The Insider (1999)

insider_1999_poster
The Insider (1999)
  • Time: 157 min
  • Genre: Biography | Drama | Thriller
  • Director: Michael Mann
  • Cast: Al Pacino, Russell Crowe, Christopher Plummer

Storyline:

Balls-out “60 Minutes” producer Lowell Bergman sniffs a story when a former research biologist for Brown & Williamson, Jeff Wigand, won’t talk to him. When the company leans hard on Wigand to honor a confidentiality agreement, he gets his back up. Trusting Bergman and despite a crumbling marriage, he goes on camera for a Mike Wallace interview and risks arrest for contempt of court. Westinghouse is negotiating to buy CBS, so CBS attorneys advise CBS News to shelve the interview and avoid a lawsuit. “60 Minutes” and CBS News bosses cave, Wigand is hung out to dry, Bergman is compromised, and the CEOs of Big Tobacco may get away with perjury. Will the truth out?

2 reviews

  • The Insider is a corporate thriller based on the true story of a 60 Minutes television series segment, as seen through the eyes of a real tobacco executive, Jeffrey Wigand.The 60 Minutes story originally aired in November 1995 in an altered form because of objections by CBS’ then- owner, Laurence Tisch, who also controlled Lorillard Tobacco.The story was later aired on February 4, 1996.It stars Al Pacino as Lowell Bergman,Russell Crowe as Jeffrey Wigand, Christopher Plummer as Mike Wallace,Bruce McGill as Attorney Ron Motley, Philip Baker Hall as Don Hewitt together with Diane Venora, Michael Gambon, Lindsay Crouse, Gina Gershon, Debi Mazar, and Colm Feore. It was adapted by Eric Roth and Michael Mann from the Vanity Fair magazine article “The Man Who Knew Too Much” by Marie Brenner. The film was also directed by Mann.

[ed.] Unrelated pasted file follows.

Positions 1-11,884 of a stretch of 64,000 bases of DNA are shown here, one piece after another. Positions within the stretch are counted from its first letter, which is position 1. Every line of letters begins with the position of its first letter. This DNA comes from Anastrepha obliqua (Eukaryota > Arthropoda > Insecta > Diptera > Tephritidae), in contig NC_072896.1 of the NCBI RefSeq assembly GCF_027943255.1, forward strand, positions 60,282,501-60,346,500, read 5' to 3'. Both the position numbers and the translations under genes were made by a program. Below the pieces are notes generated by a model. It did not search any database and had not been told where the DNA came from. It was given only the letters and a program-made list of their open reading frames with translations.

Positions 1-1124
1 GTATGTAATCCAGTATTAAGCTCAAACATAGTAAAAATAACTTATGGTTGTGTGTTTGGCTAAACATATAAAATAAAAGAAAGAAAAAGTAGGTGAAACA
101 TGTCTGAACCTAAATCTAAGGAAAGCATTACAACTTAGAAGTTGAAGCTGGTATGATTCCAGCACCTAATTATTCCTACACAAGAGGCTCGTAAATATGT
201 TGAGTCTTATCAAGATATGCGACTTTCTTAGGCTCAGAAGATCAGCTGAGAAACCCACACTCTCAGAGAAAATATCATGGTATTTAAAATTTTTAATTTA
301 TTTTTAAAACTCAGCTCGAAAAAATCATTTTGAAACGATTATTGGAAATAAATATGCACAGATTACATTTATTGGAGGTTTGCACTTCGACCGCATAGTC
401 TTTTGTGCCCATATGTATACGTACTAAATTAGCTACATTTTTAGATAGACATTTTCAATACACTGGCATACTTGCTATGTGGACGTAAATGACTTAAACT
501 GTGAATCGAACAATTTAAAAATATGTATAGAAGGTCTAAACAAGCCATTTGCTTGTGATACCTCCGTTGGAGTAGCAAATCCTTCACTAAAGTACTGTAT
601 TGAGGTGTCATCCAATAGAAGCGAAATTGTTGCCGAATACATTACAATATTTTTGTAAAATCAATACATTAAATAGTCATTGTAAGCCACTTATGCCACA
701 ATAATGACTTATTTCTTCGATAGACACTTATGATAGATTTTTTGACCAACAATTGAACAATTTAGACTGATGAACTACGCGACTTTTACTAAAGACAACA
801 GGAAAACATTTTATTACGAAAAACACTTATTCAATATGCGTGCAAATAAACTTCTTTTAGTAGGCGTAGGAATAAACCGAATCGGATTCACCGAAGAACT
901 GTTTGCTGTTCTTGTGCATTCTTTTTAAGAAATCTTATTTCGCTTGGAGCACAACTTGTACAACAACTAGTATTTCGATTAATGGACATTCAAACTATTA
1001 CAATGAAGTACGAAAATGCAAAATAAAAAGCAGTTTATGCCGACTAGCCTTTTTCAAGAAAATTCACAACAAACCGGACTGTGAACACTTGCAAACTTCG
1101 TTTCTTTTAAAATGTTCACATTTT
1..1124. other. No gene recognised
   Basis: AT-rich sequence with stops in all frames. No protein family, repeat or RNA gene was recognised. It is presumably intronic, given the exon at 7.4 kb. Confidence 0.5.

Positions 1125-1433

The Insider tells the true story of a man who decided to tell the world what the seven major tobacco companies knew and concealed about the dangers of their product – the cigarette. Jeffrey Wigand was a scientist employed in research for a tobacco firm, Brown and Williamson. Not long after he was fired by Brown and Williamson,Wigand came into contact with Lowell Bergman, a producer for 60 Minutes who worked closely with journalist Mike Wallace. Bergman arranged for Wigand to be interviewed by Wallace for a 60 Minutes expose on the cigarette industry, though Wigand was still bound by a confidentiality agreement not to discuss his employment with the company. Despite Wigand’s willingness to talk, CBS pulled his interview from at the last minute after Brown and Williamson threatened a multi-billion dollar lawsuit. The staff of 60 Minutes and CBS News were soon embroiled in an internal struggle over the killing of the story,and Wigand found himself the subject of lawsuits and a smear campaign,without his full story reaching the public.